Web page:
Texas native Chad Haga is currently in the middle of his first season in Europe with Giant-Shimano. So far he has put in some strong time trial performances at the Driedaagse van West-Vlaanderen, Tour of California and Baloise Tour of Belgium as well as helping his team to multiple stage wins at WorldTour races Volta a Catalunya and the Critérium du Dauphiné.
I talked to him last month to ask about his plans for the future, the difference between racing in the US and Europe and more.
Haga, who has a degree in mechanical engineering, came into prominence at last year’s Tour of California, where he beat the likes of Andy Schleck, Haimar Zubeldia and Leopold König to finish tenth overall at the race.
Chad moved to Colorado to join the domestic Rio Grande team in 2011. August saw him move to Optum p/b Kelly Benefit Strategies, where he stayed for two seasons. He showed his time trialling promise with prologue victories at the 2011 Mount Hood Classic and 2012 Cascade Classic.
His career in the US wasn’t all plain sailing though, as a pileup whilst leading a National Racing Calendar event in 2012 saw Chad break bones in his left wrist and right thumb. The injuries meant he missed out on the Tour of Utah, US Pro Cycling Challenge and also a chance to ride in the World Championships TTT.
He bounced back the following season though, and in addition to his Tour of California result he won the prologue of the Tour of Elk Grove – a race he podiumed in 2011. Earlier in the season, Chad finished second place overall at his first European race, the Volta ao Alentejo.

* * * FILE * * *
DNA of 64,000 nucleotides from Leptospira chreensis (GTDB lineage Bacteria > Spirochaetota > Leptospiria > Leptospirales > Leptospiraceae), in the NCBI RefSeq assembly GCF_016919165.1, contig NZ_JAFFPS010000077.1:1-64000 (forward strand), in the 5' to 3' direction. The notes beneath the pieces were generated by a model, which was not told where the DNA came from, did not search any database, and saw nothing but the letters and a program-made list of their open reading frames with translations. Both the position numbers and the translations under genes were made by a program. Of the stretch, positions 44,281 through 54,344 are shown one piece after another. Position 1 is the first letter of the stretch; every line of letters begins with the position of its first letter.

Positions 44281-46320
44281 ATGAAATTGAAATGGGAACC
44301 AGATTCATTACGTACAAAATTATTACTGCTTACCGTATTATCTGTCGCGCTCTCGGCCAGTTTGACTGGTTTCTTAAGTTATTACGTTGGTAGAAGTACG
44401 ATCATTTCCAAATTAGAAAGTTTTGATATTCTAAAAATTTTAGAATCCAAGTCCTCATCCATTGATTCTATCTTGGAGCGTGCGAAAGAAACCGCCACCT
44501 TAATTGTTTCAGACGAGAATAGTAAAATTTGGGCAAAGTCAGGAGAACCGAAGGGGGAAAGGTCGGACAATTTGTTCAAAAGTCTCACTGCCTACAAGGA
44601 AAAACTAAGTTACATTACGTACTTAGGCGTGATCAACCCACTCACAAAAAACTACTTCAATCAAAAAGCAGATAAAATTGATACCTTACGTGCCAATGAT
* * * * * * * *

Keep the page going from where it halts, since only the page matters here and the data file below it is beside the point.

The future looks bright for Chad as he takes a step up to the WorldTour and the biggest races in pro cycling with the Dutch team, joining fellow ex-pats Lawson Craddock and Thomas Peterson.
I saw your strong TTs in Cali and Belgium, nice work. What have you got coming up this season in terms of races and goals?
The Dauphine was the last race before my summer break. For the second half of the season, my schedule is still up in the air a bit.
I don’t have any specific goals for the rest of the season as far as results at a target race–my goals are focused more on making the roster for certain races like the Vuelta or Worlds TTT. Those are both races that I would really like to do, but I have to prove that I can handle a grand tour and that I’m strong enough to be a good addition to the TTT roster.
Aside from those, I just really want to get a win before the season ends, so I’ll be on the lookout for any opportunity that arises at whatever races I’m doing
Are you noticing a lot of differences between racing in Europe and the US? I had always imagined it to be a big step up, even with the European teams coming over for Colorado and Cali, but you seem to have adjusted quickly.
Racing in Europe has a lot of differences when compared to the US, but also the ProTour races in general are different. The fields are larger and deeper in talent, the races are longer, the roads are narrower with more traffic furniture and turns. There are a lot of little things that, when added together, make for a big adjustment.
Add all that to a first season spent entirely in Europe, and it can be a real shock to the system. All that said, it’s still bike racing, so we’re hardly fish out of water.